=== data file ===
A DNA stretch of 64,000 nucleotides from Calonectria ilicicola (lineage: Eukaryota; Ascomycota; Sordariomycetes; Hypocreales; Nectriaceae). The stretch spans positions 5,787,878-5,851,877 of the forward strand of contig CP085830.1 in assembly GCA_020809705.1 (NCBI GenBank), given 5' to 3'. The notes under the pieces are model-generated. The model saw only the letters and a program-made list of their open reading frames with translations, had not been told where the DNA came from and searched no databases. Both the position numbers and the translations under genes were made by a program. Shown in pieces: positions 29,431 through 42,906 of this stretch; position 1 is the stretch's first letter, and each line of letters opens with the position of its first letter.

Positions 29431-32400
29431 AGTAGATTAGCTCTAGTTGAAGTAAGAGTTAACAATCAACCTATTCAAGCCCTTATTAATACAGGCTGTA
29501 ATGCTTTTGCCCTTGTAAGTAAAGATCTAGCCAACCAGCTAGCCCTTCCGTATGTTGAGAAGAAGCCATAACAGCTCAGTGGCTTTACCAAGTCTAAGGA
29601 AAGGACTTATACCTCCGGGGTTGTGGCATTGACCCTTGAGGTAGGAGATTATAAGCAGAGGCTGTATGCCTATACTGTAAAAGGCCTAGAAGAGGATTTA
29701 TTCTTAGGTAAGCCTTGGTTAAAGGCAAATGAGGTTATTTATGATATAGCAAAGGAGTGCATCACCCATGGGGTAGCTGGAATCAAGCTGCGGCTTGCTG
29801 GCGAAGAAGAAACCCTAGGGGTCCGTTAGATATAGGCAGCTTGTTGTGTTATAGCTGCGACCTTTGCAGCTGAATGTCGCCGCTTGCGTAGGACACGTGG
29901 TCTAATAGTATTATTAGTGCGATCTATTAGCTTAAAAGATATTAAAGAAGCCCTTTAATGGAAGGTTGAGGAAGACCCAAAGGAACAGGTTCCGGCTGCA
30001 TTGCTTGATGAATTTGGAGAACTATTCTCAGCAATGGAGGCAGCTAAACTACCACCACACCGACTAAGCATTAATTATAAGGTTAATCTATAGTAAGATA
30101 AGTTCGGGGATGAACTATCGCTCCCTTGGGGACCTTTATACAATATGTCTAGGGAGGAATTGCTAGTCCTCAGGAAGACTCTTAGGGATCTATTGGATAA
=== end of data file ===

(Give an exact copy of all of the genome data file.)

A DNA stretch of 64,000 nucleotides from Calonectria ilicicola (lineage: Eukaryota; Ascomycota; Sordariomycetes; Hypocreales; Nectriaceae). The stretch spans positions 5,787,878-5,851,877 of the forward strand of contig CP085830.1 in assembly GCA_020809705.1 (NCBI GenBank), given 5' to 3'. The notes under the pieces are model-generated. The model saw only the letters and a program-made list of their open reading frames with translations, had not been told where the DNA came from and searched no databases. Both the position numbers and the translations under genes were made by a program. Shown in pieces: positions 29,431 through 42,906 of this stretch; position 1 is the stretch's first letter, and each line of letters opens with the position of its first letter.

Positions 29431-32400
29431 AGTAGATTAGCTCTAGTTGAAGTAAGAGTTAACAATCAACCTATTCAAGCCCTTATTAATACAGGCTGTA
29501 ATGCTTTTGCCCTTGTAAGTAAAGATCTAGCCAACCAGCTAGCCCTTCCGTATGTTGAGAAGAAGCCATAACAGCTCAGTGGCTTTACCAAGTCTAAGGA
29601 AAGGACTTATACCTCCGGGGTTGTGGCATTGACCCTTGAGGTAGGAGATTATAAGCAGAGGCTGTATGCCTATACTGTAAAAGGCCTAGAAGAGGATTTA
29701 TTCTTAGGTAAGCCTTGGTTAAAGGCAAATGAGGTTATTTATGATATAGCAAAGGAGTGCATCACCCATGGGGTAGCTGGAATCAAGCTGCGGCTTGCTG
29801 GCGAAGAAGAAACCCTAGGGGTCCGTTAGATATAGGCAGCTTGTTGTGTTATAGCTGCGACCTTTGCAGCTGAATGTCGCCGCTTGCGTAGGACACGTGG
29901 TCTAATAGTATTATTAGTGCGATCTATTAGCTTAAAAGATATTAAAGAAGCCCTTTAATGGAAGGTTGAGGAAGACCCAAAGGAACAGGTTCCGGCTGCA
30001 TTGCTTGATGAATTTGGAGAACTATTCTCAGCAATGGAGGCAGCTAAACTACCACCACACCGACTAAGCATTAATTATAAGGTTAATCTATAGTAAGATA
30101 AGTTCGGGGATGAACTATCGCTCCCTTGGGGACCTTTATACAATATGTCTAGGGAGGAATTGCTAGTCCTCAGGAAGACTCTTAGGGATCTATTGGATAA